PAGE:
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Flashcards in Minerals Deck (19):
0

About 3-4g present in the body, 2/3 of which is in hemoglobin

Iron

1

Storage form of iron in liver, spleen, bone marrow, intestinal mucosa, pancreas, myocardium, and other tissues

More abundant storage form when the tissue stores are low

Ferritin

2

Partially denatured derivatives of ferritin

Predominates when tissue stores are high

Hemosiderin

3

Iron transport protein in plasma

Transferrin

4

Most common micronutrient deficiency worldwide

When iron becomes scarce in the body:
- storage iron is mobilized first
- impairment of hemoglobin synthesis causes anemia
- impairment of iron- containing enzymes, impairing multiple cellular functions

⬇️ total plasma iron, ⬇️ transferrin saturation, ⬇️ serum ferritin, ⬆️ total iron binding capacity

Iron deficiency anemia

5

Iron overload syndrome with progressive hemosiderosis and resulting organ damage

May lead to liver cirrhosis, liver cancer, diabetes mellitus, cardiomyopathy, hyperpigmentation of the skin, endocrine disorders, and joint pain

Seen mainly in older men

⬆️ total plasma iron, ⬆️ transferrin saturation, ⬆️ serum ferritin, ⬆️ total iron binding capacity

Treated by repeated phlebotomy

Hemochromatosis

6

Most abundant trace mineral in the body after iron

Total body stores of about 1.5 to 2.5g

Constituent of the zinc metalloenzymes
- include carbonic anhydrase, cytoplasmic superoxide dismutase, alcohol dehydrogenase, carboxypeptidases A and B, DNA and RNA polymerases, and many others

In zinc finger proteins, it serves a structural role by stabilizing small loops in the polypeptide

Dietary sources: meat, nuts, beans, wheat germ

Zinc

7

Leads to dermatitis and poor wound healing, hair loss, neuropsychic impairment, decreased taste acuity, and, in children, poor growth and testicular atrophy

Zinc deficiency

8

Rare excessively inherited disease with dermatitis, diarrhea, and alopecia due to impaired intestinal zinc absorption

Treated with high doses of oral zinc

Unable to produce zinc

Acrodermatitis enteropathica

9

About 80-110mg in the adult human body

Major cofactor of enzymes that use either molecular oxygen or an oxygen derivative as one of their substrates
- cytochrome oxidase, dopamine B-hydroxylase, monoamine oxidase, tyrosinase,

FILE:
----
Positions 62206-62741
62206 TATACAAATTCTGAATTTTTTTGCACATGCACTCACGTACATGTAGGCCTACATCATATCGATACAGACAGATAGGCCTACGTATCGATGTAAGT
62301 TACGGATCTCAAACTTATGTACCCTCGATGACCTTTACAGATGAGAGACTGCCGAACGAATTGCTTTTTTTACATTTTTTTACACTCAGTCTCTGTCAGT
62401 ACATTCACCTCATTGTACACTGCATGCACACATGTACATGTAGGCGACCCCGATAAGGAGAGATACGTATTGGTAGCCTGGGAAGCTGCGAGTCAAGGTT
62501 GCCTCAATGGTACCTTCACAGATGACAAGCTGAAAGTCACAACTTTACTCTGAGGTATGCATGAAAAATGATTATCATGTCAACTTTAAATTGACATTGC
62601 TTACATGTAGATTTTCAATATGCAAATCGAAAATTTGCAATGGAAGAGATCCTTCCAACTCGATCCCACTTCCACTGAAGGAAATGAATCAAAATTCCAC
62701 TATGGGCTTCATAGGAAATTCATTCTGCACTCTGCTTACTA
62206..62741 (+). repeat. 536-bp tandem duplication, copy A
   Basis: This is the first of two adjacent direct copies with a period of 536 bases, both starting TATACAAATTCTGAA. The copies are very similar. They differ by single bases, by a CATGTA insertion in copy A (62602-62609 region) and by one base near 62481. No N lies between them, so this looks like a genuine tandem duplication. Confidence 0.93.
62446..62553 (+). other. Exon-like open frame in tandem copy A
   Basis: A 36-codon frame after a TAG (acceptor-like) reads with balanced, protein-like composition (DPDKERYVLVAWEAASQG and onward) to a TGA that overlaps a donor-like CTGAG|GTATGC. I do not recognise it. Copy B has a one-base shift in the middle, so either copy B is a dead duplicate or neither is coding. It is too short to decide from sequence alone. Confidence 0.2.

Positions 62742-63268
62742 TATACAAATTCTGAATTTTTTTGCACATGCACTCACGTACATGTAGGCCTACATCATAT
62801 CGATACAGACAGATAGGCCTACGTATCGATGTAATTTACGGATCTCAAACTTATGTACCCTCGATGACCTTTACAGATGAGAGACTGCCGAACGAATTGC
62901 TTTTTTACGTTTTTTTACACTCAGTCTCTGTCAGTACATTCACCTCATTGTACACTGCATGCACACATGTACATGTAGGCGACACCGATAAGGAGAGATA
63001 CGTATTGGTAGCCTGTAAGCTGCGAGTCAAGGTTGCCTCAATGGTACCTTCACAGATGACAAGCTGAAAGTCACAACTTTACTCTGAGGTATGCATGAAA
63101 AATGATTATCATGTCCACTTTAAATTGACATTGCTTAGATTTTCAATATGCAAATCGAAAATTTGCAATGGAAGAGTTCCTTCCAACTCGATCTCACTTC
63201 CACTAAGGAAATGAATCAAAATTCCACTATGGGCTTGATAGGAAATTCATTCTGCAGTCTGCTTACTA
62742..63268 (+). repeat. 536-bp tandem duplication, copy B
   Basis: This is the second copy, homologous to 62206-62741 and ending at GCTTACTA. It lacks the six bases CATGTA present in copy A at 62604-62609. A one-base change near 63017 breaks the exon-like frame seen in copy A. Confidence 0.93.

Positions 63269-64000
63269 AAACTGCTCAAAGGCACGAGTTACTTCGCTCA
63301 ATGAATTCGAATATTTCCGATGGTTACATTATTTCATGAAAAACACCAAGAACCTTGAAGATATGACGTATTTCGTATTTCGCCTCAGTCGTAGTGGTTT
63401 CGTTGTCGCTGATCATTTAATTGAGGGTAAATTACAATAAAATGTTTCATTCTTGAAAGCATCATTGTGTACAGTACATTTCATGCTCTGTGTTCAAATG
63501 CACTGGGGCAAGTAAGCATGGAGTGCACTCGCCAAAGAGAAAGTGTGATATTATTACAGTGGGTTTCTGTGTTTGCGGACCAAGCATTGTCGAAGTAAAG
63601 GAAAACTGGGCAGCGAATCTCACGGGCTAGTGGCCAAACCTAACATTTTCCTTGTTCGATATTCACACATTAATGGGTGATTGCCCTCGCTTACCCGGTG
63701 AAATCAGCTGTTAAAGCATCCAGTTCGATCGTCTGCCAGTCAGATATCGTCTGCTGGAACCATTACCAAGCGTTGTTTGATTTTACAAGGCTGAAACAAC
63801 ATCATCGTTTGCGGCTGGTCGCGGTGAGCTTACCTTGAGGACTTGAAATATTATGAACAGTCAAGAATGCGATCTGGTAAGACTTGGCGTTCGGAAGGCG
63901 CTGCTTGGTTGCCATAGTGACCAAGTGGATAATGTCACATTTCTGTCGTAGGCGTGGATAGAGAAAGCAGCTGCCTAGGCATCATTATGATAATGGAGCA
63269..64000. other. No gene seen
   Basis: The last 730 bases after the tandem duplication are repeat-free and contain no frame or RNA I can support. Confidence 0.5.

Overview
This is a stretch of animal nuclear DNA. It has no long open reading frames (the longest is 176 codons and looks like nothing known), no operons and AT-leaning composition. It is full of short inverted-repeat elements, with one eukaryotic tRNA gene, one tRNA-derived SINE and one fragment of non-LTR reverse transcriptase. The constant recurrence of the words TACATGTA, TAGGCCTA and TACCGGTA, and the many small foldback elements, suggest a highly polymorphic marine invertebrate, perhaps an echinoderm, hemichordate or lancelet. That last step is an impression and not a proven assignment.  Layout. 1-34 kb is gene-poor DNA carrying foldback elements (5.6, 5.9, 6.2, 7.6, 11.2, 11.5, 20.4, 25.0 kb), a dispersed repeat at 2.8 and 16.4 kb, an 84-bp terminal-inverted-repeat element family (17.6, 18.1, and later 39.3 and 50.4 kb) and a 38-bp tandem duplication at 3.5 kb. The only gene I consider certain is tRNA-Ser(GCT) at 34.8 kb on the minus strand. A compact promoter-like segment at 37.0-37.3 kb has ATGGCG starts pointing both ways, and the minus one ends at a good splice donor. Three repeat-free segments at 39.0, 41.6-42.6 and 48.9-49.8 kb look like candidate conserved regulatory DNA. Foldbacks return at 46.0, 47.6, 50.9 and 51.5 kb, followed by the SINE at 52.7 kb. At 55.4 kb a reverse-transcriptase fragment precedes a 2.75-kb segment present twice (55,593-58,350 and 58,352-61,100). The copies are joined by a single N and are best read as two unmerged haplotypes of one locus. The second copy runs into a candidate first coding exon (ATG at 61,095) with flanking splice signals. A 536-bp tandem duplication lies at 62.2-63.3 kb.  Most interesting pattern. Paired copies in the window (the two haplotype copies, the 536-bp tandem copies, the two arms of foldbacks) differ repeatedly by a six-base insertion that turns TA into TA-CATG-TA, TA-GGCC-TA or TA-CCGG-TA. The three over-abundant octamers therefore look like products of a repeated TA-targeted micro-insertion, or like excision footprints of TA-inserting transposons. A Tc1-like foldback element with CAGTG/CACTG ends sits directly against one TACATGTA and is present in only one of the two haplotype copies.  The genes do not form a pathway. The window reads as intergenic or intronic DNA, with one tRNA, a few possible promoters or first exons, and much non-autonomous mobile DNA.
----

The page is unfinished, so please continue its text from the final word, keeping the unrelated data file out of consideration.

Copper

10

Present with macrocytic hypochromic anemia, leukopenia, hemorrhagic vascular changes, bone demineralization, Hypercholesterolemia, and neurological problems

Seen in patients receiving total parenteral nutrition and in infants being fed copper-deficient formulas

Copper deficiency

11

X- linked recessive disorder caused by the deficient of an ATP-dependent membrane transporter for copper

Impaired transfer of copper from intestinal mucosal cells to the blood, and intracellular transport is abnormal as well

Growth retardation, mental deficiency, seizures, arterial aneurysms, bone demineralization, brittle hair

Kinky hair

Unable to absorb copper

Menkes syndrome

12

Hepatolenticular degenration

Intestinal absorption of copper is intact, but it's biliary excretion is blocked

Copper accumulation in liver and brain, with resulting liver damage, neurological deterioration, or both

Kayser-Fleisher rings

Treated with D-penicillamine, which forms a soluble, excretable copper complex

Accumulation of copper on the liver and brain

Wilson disease

13

Stimulates the activity of many enzymes, but can be replaced by magnesium in most cases

MANGANESE

Manganese madness: excess can cause psychosis and Parkinsonism

14

Occurs in a few oxidase enzymes, including xanthine oxidase

Tx: allopurinol (gout)

Molybdnenum

15

In the form of selenocysteine, occurs in about 20 human proteins, including the antioxidant enzyme glutathione peroxidase

Selenium

16

Low selenium content causing cardiomyopathy, endemic in parts of China

Keshan disease

17

Halogen needed for the synthesis of thyroid hormones

Iodine

18

Fluoride ion can be incorporated in the inorganic substance of bones and teeth

Fluorine